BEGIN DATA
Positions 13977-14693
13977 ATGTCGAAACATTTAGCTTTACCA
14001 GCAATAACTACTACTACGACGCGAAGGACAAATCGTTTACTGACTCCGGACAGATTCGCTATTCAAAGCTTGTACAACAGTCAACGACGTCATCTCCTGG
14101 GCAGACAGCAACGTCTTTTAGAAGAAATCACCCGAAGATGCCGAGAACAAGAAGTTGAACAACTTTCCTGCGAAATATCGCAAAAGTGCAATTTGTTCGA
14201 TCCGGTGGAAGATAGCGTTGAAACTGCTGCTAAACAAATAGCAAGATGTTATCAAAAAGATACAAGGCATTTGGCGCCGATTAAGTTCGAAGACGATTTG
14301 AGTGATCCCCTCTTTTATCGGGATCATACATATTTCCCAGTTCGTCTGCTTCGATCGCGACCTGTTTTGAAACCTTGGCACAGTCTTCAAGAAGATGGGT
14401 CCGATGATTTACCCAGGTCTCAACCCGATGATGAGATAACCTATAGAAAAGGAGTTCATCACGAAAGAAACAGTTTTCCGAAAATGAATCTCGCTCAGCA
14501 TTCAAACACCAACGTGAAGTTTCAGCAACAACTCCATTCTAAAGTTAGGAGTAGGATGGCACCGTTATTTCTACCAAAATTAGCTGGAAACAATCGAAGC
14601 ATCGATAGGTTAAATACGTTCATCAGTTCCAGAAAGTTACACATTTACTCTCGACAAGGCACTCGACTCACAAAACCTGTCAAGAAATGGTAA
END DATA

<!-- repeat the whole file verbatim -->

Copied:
Positions 13977-14693
13977 ATGTCGAAACATTTAGCTTTACCA
14001 GCAATAACTACTACTACGACGCGAAGGACAAATCGTTTACTGACTCCGGACAGATTCGCTATTCAAAGCTTGTACAACAGTCAACGACGTCATCTCCTGG
14101 GCAGACAGCAACGTCTTTTAGAAGAAATCACCCGAAGATGCCGAGAACAAGAAGTTGAACAACTTTCCTGCGAAATATCGCAAAAGTGCAATTTGTTCGA
14201 TCCGGTGGAAGATAGCGTTGAAACTGCTGCTAAACAAATAGCAAGATGTTATCAAAAAGATACAAGGCATTTGGCGCCGATTAAGTTCGAAGACGATTTG
14301 AGTGATCCCCTCTTTTATCGGGATCATACATATTTCCCAGTTCGTCTGCTTCGATCGCGACCTGTTTTGAAACCTTGGCACAGTCTTCAAGAAGATGGGT
14401 CCGATGATTTACCCAGGTCTCAACCCGATGATGAGATAACCTATAGAAAAGGAGTTCATCACGAAAGAAACAGTTTTCCGAAAATGAATCTCGCTCAGCA
14501 TTCAAACACCAACGTGAAGTTTCAGCAACAACTCCATTCTAAAGTTAGGAGTAGGATGGCACCGTTATTTCTACCAAAATTAGCTGGAAACAATCGAAGC
14601 ATCGATAGGTTAAATACGTTCATCAGTTCCAGAAAGTTACACATTTACTCTCGACAAGGCACTCGACTCACAAAACCTGTCAAGAAATGGTAA